English | español
If you are faced with reduced income or increased expenses, you can adjust or develop a spending plan to help pay your bills. If your income will be affected for the long term, you can modify your spending habits to fit your current family finances.
During income loss, people often have difficulty being honest with themselves and others about their financial situation. Avoiding your problems can be destructive. The worry and stress caused by financial uncertainty may be worse than the problem itself. It's important to look realistically at your situation and actively seek solutions to your problems, even if it is uncomfortable.
Spending decisions affect the whole family
You need to talk with all family members about the situation. Let them know the family needs to change its spending habits and involve everyone in setting priorities.
When family members understand the tough choices that must be made and have a voice in making decisions, they will be more willing to accept the decisions.
As family members talk about what is most important, be sure to listen to what they say. Supporting each other can help you pull together as a family and get through these tough times.
Get control over your finances
Most families respond to reduced income by cutting their spending. Here’s how:
- Reduce spending on non-essential items or things that can be postponed. Examples include vacations, eating out and home furnishings.
- If the reduced income continues, you may have to cut spending on essentials. These include food, shelter, transportation and medical care.
- You may need to revise your budget. Make a new spending plan that identifies ways to get bills paid.
A spending plan is the most effective tool to help you get control over your finances. It is even more important when your income falls. A spending plan helps you to:
- Make better decisions about how to spend your money.
- Provide for needs before wants.
- Match your spending to your current income.
- Prevent family arguments over money.
Compare your spending both before and after your income fell. This way you can see more clearly what changes you must make.
Steps for writing a spending plan:
- Download the Spending plan short form (PDF) or Plan de gastos form (PDF) short form to:
- Go back and see where your money went under your former income.
- Set up a spending plan for your current income.
- On the form, record your total monthly household income from all sources. Include all family member income that is used for family expenses. Use the take-home amount — the net, or what you have after tax deductions. Do this twice — once for your previous income and once for your current income. Consider the following sources of income:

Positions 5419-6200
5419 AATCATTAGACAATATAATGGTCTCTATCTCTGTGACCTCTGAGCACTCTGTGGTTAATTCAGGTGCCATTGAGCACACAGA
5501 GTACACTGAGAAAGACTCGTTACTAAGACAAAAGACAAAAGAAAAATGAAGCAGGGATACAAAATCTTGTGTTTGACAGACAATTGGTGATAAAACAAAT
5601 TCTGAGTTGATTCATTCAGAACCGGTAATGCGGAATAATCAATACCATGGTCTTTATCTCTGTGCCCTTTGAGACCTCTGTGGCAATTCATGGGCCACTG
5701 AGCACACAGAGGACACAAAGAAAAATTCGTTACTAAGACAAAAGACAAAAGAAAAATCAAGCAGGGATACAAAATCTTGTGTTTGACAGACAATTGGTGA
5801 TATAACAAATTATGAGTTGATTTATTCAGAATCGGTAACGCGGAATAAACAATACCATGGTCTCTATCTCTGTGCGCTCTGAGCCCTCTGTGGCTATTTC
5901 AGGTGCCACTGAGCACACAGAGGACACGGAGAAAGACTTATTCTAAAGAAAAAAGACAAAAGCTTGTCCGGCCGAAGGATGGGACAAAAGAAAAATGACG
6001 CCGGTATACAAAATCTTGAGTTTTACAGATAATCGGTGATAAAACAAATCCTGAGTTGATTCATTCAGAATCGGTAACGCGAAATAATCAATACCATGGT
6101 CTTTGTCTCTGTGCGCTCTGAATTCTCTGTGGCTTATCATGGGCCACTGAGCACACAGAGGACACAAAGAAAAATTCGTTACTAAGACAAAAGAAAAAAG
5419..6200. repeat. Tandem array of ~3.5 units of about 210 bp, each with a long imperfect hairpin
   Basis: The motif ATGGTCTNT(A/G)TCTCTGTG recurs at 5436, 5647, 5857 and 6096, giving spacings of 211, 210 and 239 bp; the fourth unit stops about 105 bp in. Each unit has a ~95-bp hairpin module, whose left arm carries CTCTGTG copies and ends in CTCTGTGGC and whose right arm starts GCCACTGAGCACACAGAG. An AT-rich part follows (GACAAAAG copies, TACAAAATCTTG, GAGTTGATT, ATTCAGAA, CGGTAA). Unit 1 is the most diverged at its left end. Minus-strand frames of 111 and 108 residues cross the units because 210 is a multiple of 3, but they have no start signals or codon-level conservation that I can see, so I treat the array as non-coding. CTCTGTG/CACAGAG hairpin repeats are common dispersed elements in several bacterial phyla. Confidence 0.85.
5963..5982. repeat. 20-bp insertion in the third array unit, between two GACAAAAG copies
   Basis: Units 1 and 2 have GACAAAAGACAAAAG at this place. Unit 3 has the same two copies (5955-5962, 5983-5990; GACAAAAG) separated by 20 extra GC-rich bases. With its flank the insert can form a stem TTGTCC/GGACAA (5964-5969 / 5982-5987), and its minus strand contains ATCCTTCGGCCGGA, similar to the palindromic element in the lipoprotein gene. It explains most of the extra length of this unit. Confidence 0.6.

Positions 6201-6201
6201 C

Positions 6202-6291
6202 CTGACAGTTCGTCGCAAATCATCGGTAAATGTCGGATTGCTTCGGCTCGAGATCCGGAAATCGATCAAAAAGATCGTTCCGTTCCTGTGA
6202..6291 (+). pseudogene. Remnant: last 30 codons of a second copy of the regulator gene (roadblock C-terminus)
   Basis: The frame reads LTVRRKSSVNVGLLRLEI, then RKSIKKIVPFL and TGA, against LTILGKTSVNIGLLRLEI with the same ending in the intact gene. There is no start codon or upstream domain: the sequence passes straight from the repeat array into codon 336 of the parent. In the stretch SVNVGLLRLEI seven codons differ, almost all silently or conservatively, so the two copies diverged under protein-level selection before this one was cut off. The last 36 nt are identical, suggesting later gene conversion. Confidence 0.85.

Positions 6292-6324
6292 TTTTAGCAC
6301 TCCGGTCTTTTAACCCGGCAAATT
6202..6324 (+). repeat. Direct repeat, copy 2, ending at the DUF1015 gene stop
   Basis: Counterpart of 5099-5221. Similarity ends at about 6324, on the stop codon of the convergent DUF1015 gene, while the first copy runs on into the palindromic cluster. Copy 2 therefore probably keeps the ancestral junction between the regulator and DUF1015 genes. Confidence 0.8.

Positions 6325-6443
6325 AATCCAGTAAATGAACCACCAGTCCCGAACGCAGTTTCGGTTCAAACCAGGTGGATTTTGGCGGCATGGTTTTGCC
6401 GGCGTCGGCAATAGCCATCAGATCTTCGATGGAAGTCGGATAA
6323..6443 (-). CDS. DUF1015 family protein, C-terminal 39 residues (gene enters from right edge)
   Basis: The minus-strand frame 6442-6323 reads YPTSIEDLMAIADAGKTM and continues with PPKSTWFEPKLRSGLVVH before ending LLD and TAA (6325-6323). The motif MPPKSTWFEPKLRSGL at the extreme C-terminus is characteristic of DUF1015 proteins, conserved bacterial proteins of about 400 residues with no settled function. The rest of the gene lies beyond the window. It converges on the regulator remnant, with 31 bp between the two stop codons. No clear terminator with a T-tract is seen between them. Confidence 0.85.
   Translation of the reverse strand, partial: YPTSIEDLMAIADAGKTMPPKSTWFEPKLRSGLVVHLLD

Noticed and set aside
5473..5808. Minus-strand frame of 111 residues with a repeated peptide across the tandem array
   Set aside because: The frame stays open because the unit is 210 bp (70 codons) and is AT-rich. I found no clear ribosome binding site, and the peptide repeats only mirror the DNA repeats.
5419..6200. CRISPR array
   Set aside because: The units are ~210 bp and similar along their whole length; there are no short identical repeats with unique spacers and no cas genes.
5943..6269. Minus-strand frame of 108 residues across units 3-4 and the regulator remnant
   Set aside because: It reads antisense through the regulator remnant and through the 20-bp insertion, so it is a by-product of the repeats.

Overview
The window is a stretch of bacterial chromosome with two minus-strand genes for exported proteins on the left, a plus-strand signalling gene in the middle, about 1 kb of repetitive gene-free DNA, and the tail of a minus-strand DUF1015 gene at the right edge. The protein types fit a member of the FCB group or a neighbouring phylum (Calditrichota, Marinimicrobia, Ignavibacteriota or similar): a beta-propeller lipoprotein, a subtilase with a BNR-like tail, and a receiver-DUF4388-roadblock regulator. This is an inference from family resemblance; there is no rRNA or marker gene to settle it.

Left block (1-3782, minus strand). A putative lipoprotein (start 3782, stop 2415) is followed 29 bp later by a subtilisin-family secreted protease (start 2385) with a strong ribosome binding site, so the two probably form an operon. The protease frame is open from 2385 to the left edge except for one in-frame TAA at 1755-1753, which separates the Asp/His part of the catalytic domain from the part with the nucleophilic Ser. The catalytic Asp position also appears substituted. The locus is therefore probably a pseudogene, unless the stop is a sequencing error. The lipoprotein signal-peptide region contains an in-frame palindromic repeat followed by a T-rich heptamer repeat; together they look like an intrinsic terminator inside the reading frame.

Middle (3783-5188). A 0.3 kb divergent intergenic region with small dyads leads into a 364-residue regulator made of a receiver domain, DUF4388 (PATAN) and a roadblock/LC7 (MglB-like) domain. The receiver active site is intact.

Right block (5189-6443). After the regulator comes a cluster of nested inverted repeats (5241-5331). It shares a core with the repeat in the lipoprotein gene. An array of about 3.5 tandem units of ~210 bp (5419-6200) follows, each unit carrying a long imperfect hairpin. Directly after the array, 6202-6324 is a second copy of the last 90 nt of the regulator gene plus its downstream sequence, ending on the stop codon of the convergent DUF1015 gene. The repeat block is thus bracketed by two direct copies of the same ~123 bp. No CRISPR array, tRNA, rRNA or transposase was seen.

- Earnings from employed family members.
- Unemployment compensation.
- Withdrawal from savings.
- Tips or commissions.
- Interest or dividend payments.
- Social Security payments.
- Child support or alimony.
- Public assistance payments.
- Veterans' benefits.
- Record all family expenses.
- Complete the Keeping track of your spending form (PDF) to record your monthly expenses both before and after your income changed. Then you can fill in this information in the expense sections of the Spending plan short form. Here are examples of expenses to consider:
- Housing: Mortgage or rent, property taxes, insurance.
- Utilities: Electricity, gas, oil, landline and/or cell phone, water, garbage, cable and internet.
- Food: Groceries, school lunches.
- Transportation: Gas, car repairs and maintenance, parking, bus, taxi or car service.
- Health care (out of pocket): Doctor, dentist, clinic, hospital, medicine, glasses.
- Payments to creditors: Vehicle and other loans, credit card payments.
- Insurance premiums: Health, life, property, car, disability.
- Household operations and maintenance: Repairs, cleaning and laundry supplies, paper supplies, linens.
- Child care and related: Child care and child support.
- Clothing and personal care: New clothing, dry cleaning, hair care, cosmetics, toiletries, diapers.
- Education: Tuition, school supplies, music lessons, sports fees.
- Entertainment: Vacations, eating out, hobbies, movies, concerts, game rentals, newspapers, club dues.
- Miscellaneous: Pet expenses, gifts, charitable contributions, alcohol, tobacco, gambling, personal allowances.